Library's Expansion | Newspaper Articles
$2,000 library brunch irks council
Leominster project ran over budget
Matthew Bruun, Telegram & Gazette, November 17, 2006
LEOMINSTER— A $2,000 brunch for library officials and
staff working on the expansion and renovation of the public
library on West Street has infuriated members of the City
Council who grudgingly approved additional borrowing to pay
for cost overruns on the project.
“I’m floored,” Councilor John M. Dombrowski said yesterday
after seeing the allocation in the meeting minutes of the
library trustees. “It’s not a lot of money, but it’s almost
Library Director Susan T. Shelton countered that the holiday
brunch will be paid for through trust funds, which have
nothing to do with taxpayers’ money.
“The six-member Library Board of Trustees is appointed by
the Mayor and confirmed by the City Council,” Mrs. Shelton
said in a prepared statement issued yesterday afternoon.
“One of their responsibilities is the oversight of library
“The library has 24 active trust funds currently totaling
$243,253.20, nearly half of which has been committed to the
library’s expansion and renovation project,” Mrs. Shelton
said. “All trust funds were established through private
donations, primarily bequests, some dating back to the late
“The trustees voted to use interest that has accumulated
from a variety of unrestricted trust funds to host a small
holiday gathering as a way to say ‘thank you’ to the many
individuals who have given generously of their time and
talents over the past seven years on behalf of the library’s
expansion and renovation project,” Mrs. Shelton said. “These
include the Library Feasibility Study Committee, Library
Building Committee, Library Fundraising Committee, and the
Friends Executive Board.
“This vote has no connection to either the taxpayer dollars
supporting this project, or the money raised privately for
the building’s furniture, fixtures, and equipment,” she
Mr. Dombrowski said it doesn’t matter whether the money for
the party was raised from private fundraising or public
appropriations for the project.
“The bottom line is, it’s outrageous,” Mr. Dombrowski said
yesterday. “We could give that money to any of the athletic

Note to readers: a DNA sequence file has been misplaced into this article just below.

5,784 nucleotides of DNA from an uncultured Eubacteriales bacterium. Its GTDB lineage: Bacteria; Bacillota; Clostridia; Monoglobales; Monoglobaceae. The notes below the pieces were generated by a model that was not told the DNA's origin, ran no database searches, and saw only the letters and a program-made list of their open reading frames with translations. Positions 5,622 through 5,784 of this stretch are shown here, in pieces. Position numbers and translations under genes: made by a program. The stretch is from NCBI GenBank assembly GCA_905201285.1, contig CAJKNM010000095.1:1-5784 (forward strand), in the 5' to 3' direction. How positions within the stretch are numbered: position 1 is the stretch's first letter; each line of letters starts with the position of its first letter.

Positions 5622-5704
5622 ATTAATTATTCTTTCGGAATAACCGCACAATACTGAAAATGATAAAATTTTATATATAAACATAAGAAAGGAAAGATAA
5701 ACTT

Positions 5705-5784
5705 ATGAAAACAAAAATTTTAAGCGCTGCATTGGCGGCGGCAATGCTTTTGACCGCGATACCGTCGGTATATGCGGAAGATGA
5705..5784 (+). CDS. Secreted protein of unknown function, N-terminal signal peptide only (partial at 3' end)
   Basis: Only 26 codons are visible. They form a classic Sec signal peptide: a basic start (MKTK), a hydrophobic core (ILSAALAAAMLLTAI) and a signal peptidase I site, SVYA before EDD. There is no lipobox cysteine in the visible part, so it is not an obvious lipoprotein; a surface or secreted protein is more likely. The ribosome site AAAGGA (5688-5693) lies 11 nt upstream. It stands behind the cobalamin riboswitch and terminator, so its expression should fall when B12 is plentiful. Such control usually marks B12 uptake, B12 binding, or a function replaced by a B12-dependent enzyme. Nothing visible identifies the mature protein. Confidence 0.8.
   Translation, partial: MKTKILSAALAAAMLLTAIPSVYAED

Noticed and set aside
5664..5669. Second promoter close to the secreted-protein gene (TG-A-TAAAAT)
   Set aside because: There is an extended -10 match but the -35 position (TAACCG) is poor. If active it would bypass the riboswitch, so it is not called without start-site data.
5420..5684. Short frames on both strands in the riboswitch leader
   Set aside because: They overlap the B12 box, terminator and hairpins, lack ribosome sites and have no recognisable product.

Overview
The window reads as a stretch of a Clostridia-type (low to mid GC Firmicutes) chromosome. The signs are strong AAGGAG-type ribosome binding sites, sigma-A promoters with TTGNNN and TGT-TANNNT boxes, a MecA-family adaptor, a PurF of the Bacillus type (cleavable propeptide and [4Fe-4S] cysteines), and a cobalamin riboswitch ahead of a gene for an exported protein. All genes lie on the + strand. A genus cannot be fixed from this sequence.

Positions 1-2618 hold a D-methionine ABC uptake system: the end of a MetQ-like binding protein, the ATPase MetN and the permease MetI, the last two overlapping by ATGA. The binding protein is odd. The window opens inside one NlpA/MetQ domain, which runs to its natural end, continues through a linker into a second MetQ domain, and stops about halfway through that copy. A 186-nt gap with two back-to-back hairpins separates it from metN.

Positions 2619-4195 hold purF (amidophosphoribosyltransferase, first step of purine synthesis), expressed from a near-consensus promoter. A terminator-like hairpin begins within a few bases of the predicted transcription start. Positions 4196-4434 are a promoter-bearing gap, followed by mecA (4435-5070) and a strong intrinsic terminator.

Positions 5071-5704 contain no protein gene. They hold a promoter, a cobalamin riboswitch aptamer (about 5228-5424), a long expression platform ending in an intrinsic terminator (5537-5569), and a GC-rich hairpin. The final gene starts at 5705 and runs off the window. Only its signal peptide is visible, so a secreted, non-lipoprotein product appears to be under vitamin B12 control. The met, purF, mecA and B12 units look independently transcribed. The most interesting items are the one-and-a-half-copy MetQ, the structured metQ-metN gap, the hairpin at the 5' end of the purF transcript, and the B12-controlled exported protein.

fields, put it toward the high school roof. It’s
Councilors reluctantly supported a $1.3 million bond
authorization to pay for cost overruns associated with the
library project, which is expected to be completed in the
spring. Several councilors have that said despite the crowds
of people who attended meetings encouraging them to support
the library, the vote was not popular in the community.
Mr. Dombrowski, who supported the bond authorization but
expressed his displeasure with the project during
deliberations, yesterday said he was offended to find $2,000
set aside for a party.
“They just came down because they were over budget and
couldn’t cut anything,” he said, noting that the expanded
library has granite countertops and oak trim, amenities that
could have been cut without compromising the project.
Councilor David E. Rowlands said he was troubled when he saw
the holiday brunch in the trustees’ meeting minutes.
“We took a fair amount of heat on this vote,” Mr. Rowlands
said yesterday. “Even though it’s not a lot of money, it
doesn’t send the right message to the community. It just
doesn’t look good.”
Even though the trust funds do not involve tax dollars, Mr.
Rowlands said library officials should recognize the
sensitivity surrounding the library project.
He also said it may be premature to thank anyone.
“Before anyone says ‘thank you,’ I’d like to see it done,”
he said. “Maybe the developer or the builder ought to be
saying ‘thank you’ to us.”